237. Memorandum of Conversation1


  • President Ford
  • Dr. Henry A. Kissinger, Secretary of State
  • Donald Rumsfeld, Secretary of Defense
  • Lt. General Brent Scowcroft, Assistant to the President for National Security Affairs

[Omitted here is a brief exchange on Iranian oil.]

[The President:] Henry, where do we stand?

Kissinger: I asked Dobrynin for a delay in my trip by a few days.2 He thought it would be impossible, but he is checking. But there is another question—could I go with this uproar on Angola? The conservatives will scream that we are protesting Angola and still toady up to them. If I don’t go, the liberals will scream that we are jeopardizing everything for Angola when we shouldn’t be there in the first place.

The OAU meeting probably won’t be decisive, unless it is negative.

Rumsfeld: Henry has a good point. It is not just the seeming contradiction between our concern on Angola and going to the Soviet Union. There are so many people who will say what the hell is going on.

Kissinger: If I didn’t go, I would have to say that under these conditions it would create the wrong impressions, that we want SALT and will submit our proposals at Geneva and continue working with the Soviet Union. My people think that if we postpone again now we won’t get SALT this year.3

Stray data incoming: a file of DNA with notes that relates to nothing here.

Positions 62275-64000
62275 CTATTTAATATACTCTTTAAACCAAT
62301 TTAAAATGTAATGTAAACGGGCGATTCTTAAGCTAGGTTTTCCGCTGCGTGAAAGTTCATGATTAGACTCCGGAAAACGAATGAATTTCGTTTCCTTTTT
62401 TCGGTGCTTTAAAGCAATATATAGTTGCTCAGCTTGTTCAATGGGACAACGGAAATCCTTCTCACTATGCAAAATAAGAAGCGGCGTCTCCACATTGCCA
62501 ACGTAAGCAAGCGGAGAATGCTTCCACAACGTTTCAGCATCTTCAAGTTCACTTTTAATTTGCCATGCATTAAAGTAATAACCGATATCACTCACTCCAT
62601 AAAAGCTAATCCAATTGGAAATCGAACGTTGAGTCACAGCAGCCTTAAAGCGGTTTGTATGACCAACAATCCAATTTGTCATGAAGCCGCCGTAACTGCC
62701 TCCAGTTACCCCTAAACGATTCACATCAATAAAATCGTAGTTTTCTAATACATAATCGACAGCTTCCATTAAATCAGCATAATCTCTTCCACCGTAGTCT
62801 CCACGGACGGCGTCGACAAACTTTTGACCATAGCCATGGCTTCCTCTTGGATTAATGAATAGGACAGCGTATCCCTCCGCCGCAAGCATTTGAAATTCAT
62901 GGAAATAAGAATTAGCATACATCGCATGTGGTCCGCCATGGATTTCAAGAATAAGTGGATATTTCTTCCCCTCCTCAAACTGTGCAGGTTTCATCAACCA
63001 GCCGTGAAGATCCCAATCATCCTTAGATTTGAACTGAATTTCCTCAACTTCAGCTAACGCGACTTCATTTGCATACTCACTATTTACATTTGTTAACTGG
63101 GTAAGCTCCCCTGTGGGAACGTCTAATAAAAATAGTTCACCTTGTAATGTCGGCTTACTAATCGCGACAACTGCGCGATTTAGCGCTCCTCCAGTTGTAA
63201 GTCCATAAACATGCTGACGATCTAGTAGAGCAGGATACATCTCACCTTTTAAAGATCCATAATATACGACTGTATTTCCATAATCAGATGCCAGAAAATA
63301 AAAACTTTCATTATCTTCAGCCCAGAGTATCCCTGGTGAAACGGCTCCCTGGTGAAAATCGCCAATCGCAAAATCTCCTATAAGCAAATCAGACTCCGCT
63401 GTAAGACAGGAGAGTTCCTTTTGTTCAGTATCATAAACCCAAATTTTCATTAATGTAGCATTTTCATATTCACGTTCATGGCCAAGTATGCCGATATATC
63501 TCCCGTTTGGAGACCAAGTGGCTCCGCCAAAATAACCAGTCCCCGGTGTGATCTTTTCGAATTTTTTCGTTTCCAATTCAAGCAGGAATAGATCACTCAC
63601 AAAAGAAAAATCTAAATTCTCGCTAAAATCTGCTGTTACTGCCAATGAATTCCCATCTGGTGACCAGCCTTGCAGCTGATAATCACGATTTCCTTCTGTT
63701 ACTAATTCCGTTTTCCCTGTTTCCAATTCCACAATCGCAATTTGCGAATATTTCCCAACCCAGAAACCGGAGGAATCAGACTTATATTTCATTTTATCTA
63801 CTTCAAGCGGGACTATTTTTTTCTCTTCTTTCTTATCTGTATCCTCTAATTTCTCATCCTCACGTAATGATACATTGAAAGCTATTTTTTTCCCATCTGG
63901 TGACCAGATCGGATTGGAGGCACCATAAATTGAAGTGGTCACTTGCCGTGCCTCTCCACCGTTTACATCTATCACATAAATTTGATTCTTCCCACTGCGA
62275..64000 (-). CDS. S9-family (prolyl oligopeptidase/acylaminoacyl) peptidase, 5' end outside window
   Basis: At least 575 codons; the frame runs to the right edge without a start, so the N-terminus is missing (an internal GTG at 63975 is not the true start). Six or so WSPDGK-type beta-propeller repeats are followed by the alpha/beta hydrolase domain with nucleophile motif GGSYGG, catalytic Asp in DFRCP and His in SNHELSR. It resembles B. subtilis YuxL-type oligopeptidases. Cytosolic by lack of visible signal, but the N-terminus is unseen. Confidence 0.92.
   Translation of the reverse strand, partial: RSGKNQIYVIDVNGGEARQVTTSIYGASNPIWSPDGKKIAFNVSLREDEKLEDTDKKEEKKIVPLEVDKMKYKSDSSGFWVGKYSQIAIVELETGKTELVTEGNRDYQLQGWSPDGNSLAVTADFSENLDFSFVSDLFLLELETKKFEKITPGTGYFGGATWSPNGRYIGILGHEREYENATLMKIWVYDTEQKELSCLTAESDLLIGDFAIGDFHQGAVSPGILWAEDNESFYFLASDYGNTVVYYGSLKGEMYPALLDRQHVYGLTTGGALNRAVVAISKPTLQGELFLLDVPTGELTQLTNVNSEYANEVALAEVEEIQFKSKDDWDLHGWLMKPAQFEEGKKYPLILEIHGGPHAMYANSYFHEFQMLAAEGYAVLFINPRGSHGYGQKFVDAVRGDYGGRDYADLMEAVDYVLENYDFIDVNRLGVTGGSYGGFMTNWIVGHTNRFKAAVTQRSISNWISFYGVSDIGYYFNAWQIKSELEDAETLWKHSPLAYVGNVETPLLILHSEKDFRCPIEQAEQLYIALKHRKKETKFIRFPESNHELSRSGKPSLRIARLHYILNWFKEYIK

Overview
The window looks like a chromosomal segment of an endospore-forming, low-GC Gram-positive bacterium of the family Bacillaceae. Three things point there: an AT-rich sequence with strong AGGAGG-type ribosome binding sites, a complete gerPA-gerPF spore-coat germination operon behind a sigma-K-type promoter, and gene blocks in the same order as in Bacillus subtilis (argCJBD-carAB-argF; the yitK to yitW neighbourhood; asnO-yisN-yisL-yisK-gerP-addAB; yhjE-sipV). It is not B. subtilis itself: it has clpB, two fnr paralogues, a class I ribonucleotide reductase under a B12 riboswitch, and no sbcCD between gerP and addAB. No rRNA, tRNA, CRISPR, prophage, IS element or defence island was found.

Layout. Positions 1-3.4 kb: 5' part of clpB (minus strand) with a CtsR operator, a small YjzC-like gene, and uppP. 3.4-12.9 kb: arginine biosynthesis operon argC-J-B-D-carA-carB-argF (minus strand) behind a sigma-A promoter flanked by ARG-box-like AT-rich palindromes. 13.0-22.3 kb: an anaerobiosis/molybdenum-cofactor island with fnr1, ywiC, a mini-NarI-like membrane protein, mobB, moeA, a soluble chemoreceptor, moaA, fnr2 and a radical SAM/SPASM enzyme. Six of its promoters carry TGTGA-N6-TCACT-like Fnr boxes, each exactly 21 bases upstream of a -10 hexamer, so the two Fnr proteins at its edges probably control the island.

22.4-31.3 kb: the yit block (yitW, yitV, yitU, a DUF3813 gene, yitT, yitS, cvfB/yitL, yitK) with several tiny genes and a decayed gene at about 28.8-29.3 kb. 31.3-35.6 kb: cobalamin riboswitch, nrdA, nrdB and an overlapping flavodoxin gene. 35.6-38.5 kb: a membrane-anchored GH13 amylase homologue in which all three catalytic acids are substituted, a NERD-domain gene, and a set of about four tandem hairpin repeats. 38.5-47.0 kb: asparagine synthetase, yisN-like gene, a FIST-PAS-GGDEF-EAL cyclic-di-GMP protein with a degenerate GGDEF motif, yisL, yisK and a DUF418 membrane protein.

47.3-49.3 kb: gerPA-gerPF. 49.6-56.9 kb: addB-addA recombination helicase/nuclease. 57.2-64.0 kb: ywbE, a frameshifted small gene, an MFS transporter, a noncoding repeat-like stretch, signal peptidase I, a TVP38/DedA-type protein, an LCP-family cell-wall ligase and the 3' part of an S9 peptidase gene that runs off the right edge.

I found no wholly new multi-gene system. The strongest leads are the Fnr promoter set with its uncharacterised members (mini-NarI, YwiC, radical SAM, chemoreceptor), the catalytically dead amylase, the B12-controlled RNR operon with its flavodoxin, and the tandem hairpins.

Rumsfeld: I don’t think we should assume we couldn’t get a deal later.

[Page 894]

The President: My feeling is SALT II is in the best interests of the United States and the world. Second, I have the feeling that if we don’t continue to move constructively, we won’t get one in 1976. Won’t your cancellation preclude us moving in a constructive way? What else could we do?

Kissinger: A cancellation wouldn’t really calm the conservatives until Reagan was disposed of. The liberals will scream that we are paying for Angola twice, but they may pressure you to negotiate SALT.

Rumsfeld: That is not bad.

[Discussion of timing, Congressional ratification, etc. Kissinger argued against Option IV, unless put in Geneva. Rumsfeld said the JCS aren’t in concrete and we should discuss the essence of the difference between III and IV.]4

Rumsfeld: Both for your decision making process you should see the essence of the difference between III and IV. George Brown’s judgment is to present IV, then go with G or pieces of III, then let you decide on a fallback.

The President: [Discussed procedure at the NSC meeting.] I would like a military assessment of the difference between these options and no agreement.

Kissinger: Jim [Schlesinger] was really willing at the last NSC meeting to let Backfire run free.

I think on the negotiation we should look at the best reasonable outcome. If you start with Backfire, since they have said a million times they wouldn’t do it, they know there must be a fallback.

  1. Source: Ford Library, National Security Adviser, Memoranda of Conversations, 1973–1977, Box 17. Secret; Nodis. All brackets, except those inserted by the editor to indicate omitted passages, are in the original. The meeting was held in the Oval Office.
  2. During a telephone conversation at 3 p.m. on January 6, Kissinger asked Dobrynin whether it would be “absolutely impossible” to change the dates for his upcoming visit to Moscow. According to Kissinger, “it [had] been suggested to me” that it might be inappropriate to visit Moscow, especially during the President’s State of the Union address on January 19, while news reports charged the Ford administration with “coddling the Soviet Union.” (Department of State, Electronic Reading Room, Kissinger Transcripts of Telephone Conversations)
  3. See Document 235.
  4. See footnote 6, Document 236.